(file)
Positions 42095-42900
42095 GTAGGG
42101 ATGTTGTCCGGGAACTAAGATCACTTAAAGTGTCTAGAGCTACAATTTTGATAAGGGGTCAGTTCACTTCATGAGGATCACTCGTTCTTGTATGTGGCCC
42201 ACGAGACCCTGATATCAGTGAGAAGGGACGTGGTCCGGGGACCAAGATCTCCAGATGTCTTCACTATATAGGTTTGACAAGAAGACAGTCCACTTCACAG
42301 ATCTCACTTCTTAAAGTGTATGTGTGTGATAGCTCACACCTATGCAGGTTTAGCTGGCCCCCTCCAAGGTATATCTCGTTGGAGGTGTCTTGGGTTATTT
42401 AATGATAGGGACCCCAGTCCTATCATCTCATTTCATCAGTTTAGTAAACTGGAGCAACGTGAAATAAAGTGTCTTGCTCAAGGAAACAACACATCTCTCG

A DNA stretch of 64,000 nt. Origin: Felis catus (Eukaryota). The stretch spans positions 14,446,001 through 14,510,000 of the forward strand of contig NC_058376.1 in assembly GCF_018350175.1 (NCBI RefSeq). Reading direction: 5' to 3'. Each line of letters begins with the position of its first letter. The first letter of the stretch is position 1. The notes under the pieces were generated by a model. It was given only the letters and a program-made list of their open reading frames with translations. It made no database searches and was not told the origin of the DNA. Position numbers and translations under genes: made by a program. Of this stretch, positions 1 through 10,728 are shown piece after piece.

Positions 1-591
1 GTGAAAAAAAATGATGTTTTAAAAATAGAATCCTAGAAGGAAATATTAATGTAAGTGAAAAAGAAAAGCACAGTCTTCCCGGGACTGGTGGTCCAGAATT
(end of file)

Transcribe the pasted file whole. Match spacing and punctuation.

Positions 42095-42900
42095 GTAGGG
42101 ATGTTGTCCGGGAACTAAGATCACTTAAAGTGTCTAGAGCTACAATTTTGATAAGGGGTCAGTTCACTTCATGAGGATCACTCGTTCTTGTATGTGGCCC
42201 ACGAGACCCTGATATCAGTGAGAAGGGACGTGGTCCGGGGACCAAGATCTCCAGATGTCTTCACTATATAGGTTTGACAAGAAGACAGTCCACTTCACAG
42301 ATCTCACTTCTTAAAGTGTATGTGTGTGATAGCTCACACCTATGCAGGTTTAGCTGGCCCCCTCCAAGGTATATCTCGTTGGAGGTGTCTTGGGTTATTT
42401 AATGATAGGGACCCCAGTCCTATCATCTCATTTCATCAGTTTAGTAAACTGGAGCAACGTGAAATAAAGTGTCTTGCTCAAGGAAACAACACATCTCTCG

A DNA stretch of 64,000 nt. Origin: Felis catus (Eukaryota). The stretch spans positions 14,446,001 through 14,510,000 of the forward strand of contig NC_058376.1 in assembly GCF_018350175.1 (NCBI RefSeq). Reading direction: 5' to 3'. Each line of letters begins with the position of its first letter. The first letter of the stretch is position 1. The notes under the pieces were generated by a model. It was given only the letters and a program-made list of their open reading frames with translations. It made no database searches and was not told the origin of the DNA. Position numbers and translations under genes: made by a program. Of this stretch, positions 1 through 10,728 are shown piece after piece.

Positions 1-591
1 GTGAAAAAAAATGATGTTTTAAAAATAGAATCCTAGAAGGAAATATTAATGTAAGTGAAAAAGAAAAGCACAGTCTTCCCGGGACTGGTGGTCCAGAATT